Myth and The Hero's Journey in the Blogosphere - AWBU 2012


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We blog to tell stories, and most stories are based on an ancient story structure typically referred to as The Hero's Journey. We can enhance our blogging and writing by understanding the structure of the hero myth.

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Myth and The Hero's Journey in the Blogosphere - AWBU 2012

  1. 1. Angie Albright @AngieAlbright @AGrowingSeason Arkansas Women Bloggers Unplugged, 2012,
  2. 2. Myth and the Hero’s Journey in the Blogosphere Yes, you and Gilgamesh and Ferris Buehler have something in common.
  3. 3. Why do we tell stories? Why do we blog?• For the same reason humans have since they could utter sound or use sticks to write on clay.• Why do you blog? You have a story to tell.
  4. 4. Why do we tell stories?“For, while the tale of how we suffer, and howwe are delighted, and how we may triumph isnever new, it always must be heard. There isn’tany other tale to tell, it’s the only light we’ve gotin all this darkness.”James Baldwin, “Sonny’s Blues”
  5. 5. What is myth?• “A myth is something that is “’more than true.’” Myths are stories that are universal, that are true for all humans regardless of culture or time period.”Linda Seger, “Creating the Myth”
  6. 6. What is myth?• “Myths are stories of our search through the ages for truth, for meaning, for significance.” We all need to tell our story and to understand our story, which includes passages from birth to life to death.• “We need for life to signify, to touch the eternal, to understand the mysterious, to find out who we are.”Joseph Campbell, The Power of Myth
  7. 7. Where do we find myth?• Movies• Books, stories• Our friends and family• Television – sitcoms, dramas, reality tv• And . . . wait for it . . . Blogs. Your blog.• Your story. Your life. All of these stories in whatever form resonate with us because the hero’s journey story is our story.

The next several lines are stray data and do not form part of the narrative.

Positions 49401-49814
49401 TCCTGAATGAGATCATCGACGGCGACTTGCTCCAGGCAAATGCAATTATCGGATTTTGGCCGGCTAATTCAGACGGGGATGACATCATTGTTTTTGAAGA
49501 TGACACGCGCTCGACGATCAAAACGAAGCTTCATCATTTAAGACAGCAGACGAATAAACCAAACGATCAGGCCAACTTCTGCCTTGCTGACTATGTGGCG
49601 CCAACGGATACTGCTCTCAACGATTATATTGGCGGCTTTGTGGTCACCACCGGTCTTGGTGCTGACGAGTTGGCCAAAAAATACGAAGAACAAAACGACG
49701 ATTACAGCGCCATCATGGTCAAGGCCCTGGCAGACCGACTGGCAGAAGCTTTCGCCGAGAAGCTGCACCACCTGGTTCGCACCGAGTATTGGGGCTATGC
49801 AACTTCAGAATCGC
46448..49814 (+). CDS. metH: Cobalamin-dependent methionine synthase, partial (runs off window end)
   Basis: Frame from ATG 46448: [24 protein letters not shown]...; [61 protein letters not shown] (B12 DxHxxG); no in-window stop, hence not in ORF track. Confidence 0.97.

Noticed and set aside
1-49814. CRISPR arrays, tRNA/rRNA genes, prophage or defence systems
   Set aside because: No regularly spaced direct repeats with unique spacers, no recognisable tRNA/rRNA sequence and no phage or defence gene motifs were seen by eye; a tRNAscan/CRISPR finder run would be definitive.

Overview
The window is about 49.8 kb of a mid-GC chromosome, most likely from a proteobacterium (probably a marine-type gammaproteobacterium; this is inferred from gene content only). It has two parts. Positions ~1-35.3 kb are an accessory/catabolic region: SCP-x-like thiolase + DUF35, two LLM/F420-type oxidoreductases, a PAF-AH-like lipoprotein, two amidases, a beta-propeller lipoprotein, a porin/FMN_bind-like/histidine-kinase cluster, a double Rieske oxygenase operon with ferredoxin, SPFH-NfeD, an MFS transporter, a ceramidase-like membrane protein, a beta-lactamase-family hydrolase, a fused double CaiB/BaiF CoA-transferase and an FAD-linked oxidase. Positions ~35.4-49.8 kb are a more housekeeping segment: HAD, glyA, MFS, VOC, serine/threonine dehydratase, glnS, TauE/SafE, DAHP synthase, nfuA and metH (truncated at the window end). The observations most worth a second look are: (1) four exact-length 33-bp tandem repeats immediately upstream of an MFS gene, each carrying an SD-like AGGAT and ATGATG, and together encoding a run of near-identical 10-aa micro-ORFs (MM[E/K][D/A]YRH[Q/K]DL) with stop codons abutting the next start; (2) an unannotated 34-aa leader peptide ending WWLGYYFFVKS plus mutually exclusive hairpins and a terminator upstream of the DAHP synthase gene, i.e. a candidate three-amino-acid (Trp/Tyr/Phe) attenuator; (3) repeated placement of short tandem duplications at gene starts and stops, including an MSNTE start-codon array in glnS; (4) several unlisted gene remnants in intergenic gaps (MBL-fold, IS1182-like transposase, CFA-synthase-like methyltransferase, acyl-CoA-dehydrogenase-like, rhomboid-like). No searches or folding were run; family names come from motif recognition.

8. 8. Examples of the hero’s journey• Gilgamesh • Shrek• The Odyssey • Survivor• Wizard of Oz • Sully the Pilot• Star Wars • Story of Jesus• Ferris Buehler • Story of Buddha• Oh Brother, Where • Your kids Art Thou? • You• Gone with the Wind • You as a writer• The Help
  9. 9. I. Departure Stage • Departure – hero departs on the adventure – The Call to Adventure – Refusal of the Call – Supernatural Aid – The Crossing of the First Threshold – The Belly of the WhaleStages of the hero’s journey myth are adapted from “Hero’s Journey: Summary of Steps”– Maricopa Center for Learning and Instruction (MCLI), Maricopa Community Colleges
  10. 10. II. Initiation StageInitiation - hero is being intitiated into thenew world:–The road of trials – juiciest stories of thetale–The meeting with the goddess–Woman as the temptress–Atonement with the Father – center pointof the journey–Apotheosis–The ultimate boon
  11. 11. III. Return Stage• Return – hero returns back into the “real” world and assimilates into old life – Refusal of the return – The magic flight – Rescue from without – Crossing the return threshold – Master of the two worlds – Freedom to live
  12. 12. The CastArchetypesDefinition: Symbols (including characters, images, and themes) that have a universal meaning for the entire audience.
  13. 13. The CastCommon ArchetypesWise old manGood motherShadow figureTricksterAnimalsScapegoatsFrom: Seger, “Creating the Myth” and Bedford St. Martin’s World Literature glossary
  14. 14. You as the Hero• You are on the hero’s journey!• What stage of the hero’s journey are you telling?• How can you structure your story in a way that maximizes the universal nature of your story?• Who in your life fits an archetype?• What events in your life, in your day, in your week tell the story of your journey?• Add depth to your stories by playing up the